August 4, 2005

Pulp Friction – How the magazine industry is fuelling ancient forest destruction

Filed under: — ken finn @ 12:07 am

By Ken Finn.

Introduced by Belinda Fletcher, Greenpeace Forest Campaigner

As magazine publishers like the BBC, IPC and EMAP increasingly come under fire for sourcing paper from controversial forest areas, author Ken Finn went to visit Greenpeace’s Forest Rescue Station in Lapland, Northern Finland to see for himself the effects of relentless logging by the Finnish Government on the last Sámi reindeer forests. The SÃmi are indigenous reindeer herders who rely on Lapland’s remaining old-growth forests to provide vital food for their herds during the cold winter months. The reindeer forests have been reduced piece by piece by the government’s own logging company, MetsÃhallitus, which carries out most of the logging in Lapland.

Under a bright new moon a siren wailed. Every half hour since I’d tucked up for the night in a sleeping bag good for minus 30 degrees, it’s warning had disturbed the peace. Out under the stars gazing up through the pines I’d hoped to see the Northern Lights but as fine snow fell on my face the siren’s rising and falling drone stirred old and deep feelings of emergency. It was an alarm that would have sent my mother running to shelter from the terror of the Blitz.

Tonight the forest was a theatre of images and sounds that had been contorted into a confusing mixture of terror and horror, Sirens, chainsaws, screams and burning crosses. Dark figures lit by the moon crunched in the snow at the edge of the camp.

This reign of terror and intimidation is the logger’s response to a moratorium on cutting Finland’s ancient forests in Lapland. They want Greenpeace and it’s supporters to leave. Though for the Sami, the only remaining indigenous people of Northern Europe this could be the last chance to save their homeland.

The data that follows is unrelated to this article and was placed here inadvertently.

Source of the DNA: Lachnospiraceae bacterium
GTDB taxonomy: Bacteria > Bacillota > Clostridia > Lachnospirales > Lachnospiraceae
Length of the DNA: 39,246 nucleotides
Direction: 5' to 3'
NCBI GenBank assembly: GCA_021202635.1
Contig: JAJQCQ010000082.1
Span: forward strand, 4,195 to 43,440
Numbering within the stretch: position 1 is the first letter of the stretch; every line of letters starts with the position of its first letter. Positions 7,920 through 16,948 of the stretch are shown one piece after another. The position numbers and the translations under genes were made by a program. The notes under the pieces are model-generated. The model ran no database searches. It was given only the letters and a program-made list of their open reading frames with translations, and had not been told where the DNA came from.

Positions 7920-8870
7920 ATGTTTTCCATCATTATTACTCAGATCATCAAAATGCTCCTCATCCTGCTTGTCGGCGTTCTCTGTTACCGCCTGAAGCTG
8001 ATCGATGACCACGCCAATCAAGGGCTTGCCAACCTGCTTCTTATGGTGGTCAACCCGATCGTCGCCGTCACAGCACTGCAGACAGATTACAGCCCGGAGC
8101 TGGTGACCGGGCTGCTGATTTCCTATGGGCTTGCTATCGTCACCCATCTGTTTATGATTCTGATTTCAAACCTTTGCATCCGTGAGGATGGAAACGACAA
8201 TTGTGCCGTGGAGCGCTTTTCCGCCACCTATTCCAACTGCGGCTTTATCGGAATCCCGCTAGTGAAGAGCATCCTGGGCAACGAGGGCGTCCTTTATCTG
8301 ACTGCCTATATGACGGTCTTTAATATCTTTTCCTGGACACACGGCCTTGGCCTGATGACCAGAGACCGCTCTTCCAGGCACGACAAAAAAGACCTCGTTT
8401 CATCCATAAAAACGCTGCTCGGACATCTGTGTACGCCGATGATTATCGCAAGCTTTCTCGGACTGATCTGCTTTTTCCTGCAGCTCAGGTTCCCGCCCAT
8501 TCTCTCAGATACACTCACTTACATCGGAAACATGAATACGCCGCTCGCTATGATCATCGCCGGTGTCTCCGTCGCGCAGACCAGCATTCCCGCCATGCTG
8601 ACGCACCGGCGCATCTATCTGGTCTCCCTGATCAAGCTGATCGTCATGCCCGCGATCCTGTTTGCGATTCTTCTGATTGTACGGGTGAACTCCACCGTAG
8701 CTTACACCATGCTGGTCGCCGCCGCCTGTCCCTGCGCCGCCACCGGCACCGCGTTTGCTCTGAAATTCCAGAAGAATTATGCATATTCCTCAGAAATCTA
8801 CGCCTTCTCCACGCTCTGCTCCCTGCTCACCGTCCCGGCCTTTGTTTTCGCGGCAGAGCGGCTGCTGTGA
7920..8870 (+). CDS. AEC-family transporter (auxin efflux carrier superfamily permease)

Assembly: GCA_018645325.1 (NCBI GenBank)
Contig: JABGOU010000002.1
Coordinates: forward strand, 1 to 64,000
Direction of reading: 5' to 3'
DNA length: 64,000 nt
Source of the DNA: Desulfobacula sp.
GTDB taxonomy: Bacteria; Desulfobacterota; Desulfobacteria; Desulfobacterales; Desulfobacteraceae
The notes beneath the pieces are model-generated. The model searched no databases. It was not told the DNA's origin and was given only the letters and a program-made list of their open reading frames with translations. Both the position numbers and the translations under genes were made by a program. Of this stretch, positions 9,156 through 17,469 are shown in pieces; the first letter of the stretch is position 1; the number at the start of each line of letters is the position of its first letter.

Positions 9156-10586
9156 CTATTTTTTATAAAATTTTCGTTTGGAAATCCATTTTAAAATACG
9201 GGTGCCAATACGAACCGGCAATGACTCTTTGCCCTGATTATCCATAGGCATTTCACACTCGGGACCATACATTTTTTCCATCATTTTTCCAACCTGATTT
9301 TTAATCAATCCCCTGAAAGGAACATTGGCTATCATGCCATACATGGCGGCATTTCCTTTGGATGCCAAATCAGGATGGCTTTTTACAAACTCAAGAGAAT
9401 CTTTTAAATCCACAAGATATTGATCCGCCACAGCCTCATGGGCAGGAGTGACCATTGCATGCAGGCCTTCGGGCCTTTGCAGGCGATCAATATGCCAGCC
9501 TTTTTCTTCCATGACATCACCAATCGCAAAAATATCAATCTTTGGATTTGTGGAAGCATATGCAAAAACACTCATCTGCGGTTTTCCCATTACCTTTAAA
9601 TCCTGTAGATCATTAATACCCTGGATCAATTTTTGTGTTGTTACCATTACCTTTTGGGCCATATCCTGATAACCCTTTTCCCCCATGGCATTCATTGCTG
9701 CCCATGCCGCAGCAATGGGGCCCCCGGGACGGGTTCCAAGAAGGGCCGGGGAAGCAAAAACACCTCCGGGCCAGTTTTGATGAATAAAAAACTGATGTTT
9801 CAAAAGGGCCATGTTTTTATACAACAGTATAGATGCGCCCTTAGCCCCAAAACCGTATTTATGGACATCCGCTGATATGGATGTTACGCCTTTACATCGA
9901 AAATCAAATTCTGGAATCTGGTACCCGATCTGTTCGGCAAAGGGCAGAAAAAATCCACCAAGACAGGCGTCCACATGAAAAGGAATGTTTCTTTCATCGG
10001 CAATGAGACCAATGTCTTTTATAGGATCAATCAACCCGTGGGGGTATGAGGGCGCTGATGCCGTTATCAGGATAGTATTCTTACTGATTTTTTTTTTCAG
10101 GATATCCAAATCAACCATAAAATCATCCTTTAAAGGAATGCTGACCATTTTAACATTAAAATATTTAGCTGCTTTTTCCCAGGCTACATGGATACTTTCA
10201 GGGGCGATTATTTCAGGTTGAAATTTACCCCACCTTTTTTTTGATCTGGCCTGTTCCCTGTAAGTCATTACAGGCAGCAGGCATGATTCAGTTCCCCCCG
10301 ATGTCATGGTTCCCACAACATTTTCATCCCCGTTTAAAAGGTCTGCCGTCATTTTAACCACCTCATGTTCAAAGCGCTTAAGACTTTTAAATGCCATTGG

As an Author I had been invited by Greenpeace to see first hand what’s at stake in the supply of paper into Europe; the stock of a writer’s profession. It was a shock to learn that ancient forest is being pulped to feed the demand of the UK magazine industry, with publishers like the BBC, EMAP and IPC using fibre from Northern Lapland for some of their magazines.

The Forest Rescue Station established by Greenpeace at the invitation of the Sami has stirred up hostility among locals who fear for their livelihoods. In response to the threat of job losses logging employees have set up their own camp just a hundred metres down the road calling it the ‘Anti Terrorist Information Centre.’ Tonight however it’s clear who’s dishing out the terror.

As the dawn broke and the sun sent sparkling shards low through the trees all was quiet, fresh and beautiful. I savoured the moment then captured it with my camera kept in hope of just such a scene. Sadly it was to be last morning that the sun would warm the bark of the trees in my viewfinder. The following night in an escalation of the terror campaign a large tree-harvesting machine was driven into the Greenpeace camp to fell the aged pine.

So what’s behind the madness that creates bad guys from ordinary people and casts Greenpeace locally as the villain of the piece? At the centre of the dispute are the conflicting interests of the state owned logging company and the reindeer herding Sami people who are calling for the preservation of ancient forest and winter grazing for their reindeer. The arguments put forward by the Sami representatives during our visit in favour of saving these last tracts of old growth forests were compelling. The logging company declined to talk.